Christian Harlass's Blog

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Resharper Nullability FxCop integration available as nuget package

Posted by charlass on October 18, 2015

Bart Koelman has released a nuget package which automatically adds a check for missing ReSharper  annotations to the Visual Studio Code Analysis (formerly FxCop) for VS2013 or lower.

During installation a ruleset file will be automatically created so that the first build after installation already runs all the checks. Very comfortable for newcomers to Code Analysis. However if you have code analysis already enabled in your project then the installer does not make any modifications (great!), instead you’ll need to add the new rule manually.

VS2015 users can also install a plugin to get an even better integration into VS, thanks to the Roslyn-based approach which provides hints in the editor, quick fixes and of course also compiler warnings. Very cool!

So – if you rely on the Resharper annotations then you should give these plugins a definitely a try, I find them very helpful.


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Output Colorizer Extension for VS2013

Posted by charlass on January 23, 2015

I have updated the Output Colorizer extension for Visual Studio 2013 (all editions).
Download the vsix installer.

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VS Extension bring color to the Output window

Posted by charlass on July 14, 2013

What happens when you are debugging an application which logs extensively to the VS Output Window? Information overflow, right. It becomes hard-to-impossible spotting the important messages.
Based on a sample I have developed an VS2010 Extension which allows highlighting lines matching a regex in Color. Here you can see the difference:
VS2010 Output - default vs. colored
It defines four “output definitions” for errors, warnings, messages and noise. For each of these definitions you provide multiple regex patterns for an “include” or “exclude”. Details can be found in the readme file.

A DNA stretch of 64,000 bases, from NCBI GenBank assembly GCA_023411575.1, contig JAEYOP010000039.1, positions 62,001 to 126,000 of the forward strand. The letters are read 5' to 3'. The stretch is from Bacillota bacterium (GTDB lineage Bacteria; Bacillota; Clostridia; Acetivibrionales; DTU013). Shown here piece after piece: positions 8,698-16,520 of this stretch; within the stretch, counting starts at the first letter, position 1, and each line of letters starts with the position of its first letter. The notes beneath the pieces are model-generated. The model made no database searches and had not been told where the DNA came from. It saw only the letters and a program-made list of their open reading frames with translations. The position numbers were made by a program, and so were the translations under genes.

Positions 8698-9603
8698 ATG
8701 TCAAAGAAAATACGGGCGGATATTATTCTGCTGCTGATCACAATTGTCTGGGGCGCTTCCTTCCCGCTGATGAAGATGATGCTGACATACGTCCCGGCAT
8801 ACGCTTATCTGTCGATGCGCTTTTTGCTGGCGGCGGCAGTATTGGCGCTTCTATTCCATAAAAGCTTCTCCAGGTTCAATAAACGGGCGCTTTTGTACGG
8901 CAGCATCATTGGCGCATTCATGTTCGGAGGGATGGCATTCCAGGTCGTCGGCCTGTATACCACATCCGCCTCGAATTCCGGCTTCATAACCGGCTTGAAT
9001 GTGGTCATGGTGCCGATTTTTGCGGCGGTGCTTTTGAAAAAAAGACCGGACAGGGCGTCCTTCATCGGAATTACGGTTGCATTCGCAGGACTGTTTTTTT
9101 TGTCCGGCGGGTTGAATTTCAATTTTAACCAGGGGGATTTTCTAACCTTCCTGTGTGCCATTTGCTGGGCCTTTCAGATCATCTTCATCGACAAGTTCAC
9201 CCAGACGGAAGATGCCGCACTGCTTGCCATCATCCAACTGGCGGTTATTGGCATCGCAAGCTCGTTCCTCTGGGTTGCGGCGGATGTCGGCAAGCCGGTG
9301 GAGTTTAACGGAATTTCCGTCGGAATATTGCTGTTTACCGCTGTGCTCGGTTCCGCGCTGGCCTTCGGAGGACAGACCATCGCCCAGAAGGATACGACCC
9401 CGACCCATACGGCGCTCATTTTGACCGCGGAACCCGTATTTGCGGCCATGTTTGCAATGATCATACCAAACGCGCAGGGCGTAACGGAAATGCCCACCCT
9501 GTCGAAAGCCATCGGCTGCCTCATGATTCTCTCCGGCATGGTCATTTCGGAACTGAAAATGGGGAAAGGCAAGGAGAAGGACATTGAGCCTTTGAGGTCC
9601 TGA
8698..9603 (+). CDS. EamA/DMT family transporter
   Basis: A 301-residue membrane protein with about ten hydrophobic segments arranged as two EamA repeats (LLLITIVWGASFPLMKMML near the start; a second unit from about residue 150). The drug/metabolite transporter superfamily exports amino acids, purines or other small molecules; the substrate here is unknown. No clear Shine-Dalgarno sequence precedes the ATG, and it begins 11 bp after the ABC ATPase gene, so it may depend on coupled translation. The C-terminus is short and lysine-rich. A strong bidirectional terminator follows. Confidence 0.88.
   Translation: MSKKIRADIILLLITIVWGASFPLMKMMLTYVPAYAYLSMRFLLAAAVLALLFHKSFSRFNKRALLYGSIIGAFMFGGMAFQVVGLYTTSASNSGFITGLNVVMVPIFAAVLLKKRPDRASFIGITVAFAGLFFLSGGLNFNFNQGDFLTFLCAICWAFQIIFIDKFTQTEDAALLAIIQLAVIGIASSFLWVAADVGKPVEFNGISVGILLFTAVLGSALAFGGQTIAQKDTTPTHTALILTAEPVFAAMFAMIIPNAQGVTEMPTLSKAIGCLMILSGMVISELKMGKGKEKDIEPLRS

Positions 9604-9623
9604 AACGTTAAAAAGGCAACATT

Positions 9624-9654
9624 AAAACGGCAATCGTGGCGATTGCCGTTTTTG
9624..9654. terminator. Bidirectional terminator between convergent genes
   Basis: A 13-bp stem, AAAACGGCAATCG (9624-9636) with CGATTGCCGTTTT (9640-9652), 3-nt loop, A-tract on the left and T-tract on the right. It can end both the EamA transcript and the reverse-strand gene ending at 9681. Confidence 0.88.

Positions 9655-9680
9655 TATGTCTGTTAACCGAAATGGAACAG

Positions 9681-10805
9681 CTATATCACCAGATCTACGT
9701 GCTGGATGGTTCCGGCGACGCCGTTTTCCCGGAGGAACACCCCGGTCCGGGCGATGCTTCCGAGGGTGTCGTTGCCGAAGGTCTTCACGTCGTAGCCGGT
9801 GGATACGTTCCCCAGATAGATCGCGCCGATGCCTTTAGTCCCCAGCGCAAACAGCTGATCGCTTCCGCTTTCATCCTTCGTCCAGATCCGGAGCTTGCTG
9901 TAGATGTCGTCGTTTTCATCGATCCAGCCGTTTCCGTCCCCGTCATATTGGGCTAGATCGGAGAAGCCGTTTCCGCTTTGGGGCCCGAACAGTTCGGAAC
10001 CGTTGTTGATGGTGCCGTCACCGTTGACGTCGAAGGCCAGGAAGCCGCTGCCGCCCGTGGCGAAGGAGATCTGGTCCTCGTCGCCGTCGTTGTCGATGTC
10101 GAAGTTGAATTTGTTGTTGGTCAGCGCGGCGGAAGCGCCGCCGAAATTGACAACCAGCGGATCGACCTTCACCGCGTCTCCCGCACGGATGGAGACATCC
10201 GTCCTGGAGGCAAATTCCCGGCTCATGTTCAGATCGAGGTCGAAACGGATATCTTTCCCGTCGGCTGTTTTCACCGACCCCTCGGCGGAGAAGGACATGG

Feel to download it here: Download from SkyDrive

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The value of a Nobel Peace Price

Posted by charlass on July 4, 2013

The Nobel Peace Price laureate of 2012 will not protect Edward Snoden from prosecution by the Nobel Peace Price laureate of 2009.
Extremely disappointing and disillusioning (mildy put).

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Enforce ReSharper Code Annotations via Code Analysis (FxCop)

Posted by charlass on June 9, 2013

The ReSharper Code Annotations are extremely helpful when you want to catch potential bugs as soon as possible (in other words: while typing). Here is a brief example:

ReSharper Annotations in Action

Now what happens when you forget to annotate your code? Well, there is simply no feedback then. Since I do not use for my private projects (build time penalty is too high…) I thought I could at least enforce the annotations via FxCop.

Thanks to sites like this that turned out to be rather simple. The result are some new Code Analysis rules which can be configured via Vistual Studio:

ReSharper Annotation Rules Configuration in VS2010

Installation & usage
Copy the dlls either into the FxCop folder (c:\Program Files (x86)\Microsoft Visual Studio 10.0\Team Tools\Static Analysis Tools\FxCop\), or put them somewhere in your solution. I personally prefer the later approach.

In VS2010, create a new solution item (Code Analysis Rule Set).

If you were copying the rules dlls into your solution then you’ll need to point FxCop to that dll.
Add manually a RuleSetHintPaths element into your ruleset xml file.
The path can be absolute or relative to your project.

<?xml version=”1.0″ encoding=”utf-8″?>
<RuleSet Name=”TEST RE# Ruleset” Description=” ” ToolsVersion=”10.0″>

Finally, open the solution, project properties, code analsysis, and there your should see the “Custom.ReSharper” rules.

Please be aware that due to the limitations in WordPress I can only share media files. Each of these links is a actually a .zip file, please renamed the files manually after downloading them.
Rules only: Binaries v1.0.0
Source code: Source v1.0.0

Posted in The Lazy Developer, Uncategorized | Tagged: , | 2 Comments »

NHibernate – Unsigned Integer Mapping

Posted by charlass on May 26, 2012

My client has been insisting that using “uint” in code and in MS SQL is a good idea… well, so be it.

MS SQL however does not have a native “unit” datatype, therefore NHibernate does (quite reasonebly) not offer such a mapping.

There are two ways around it: Using a user type, or patch Hibernate’s MSSQL dialect class.

Via IUserType

This solution is described here and works really well. It stores an C# UInt32 in a MSSQL INT column.

Downside: Large unsigned numbers appear as negative value in the database, and in the mapping you must specify that type.

Via Patched Dialect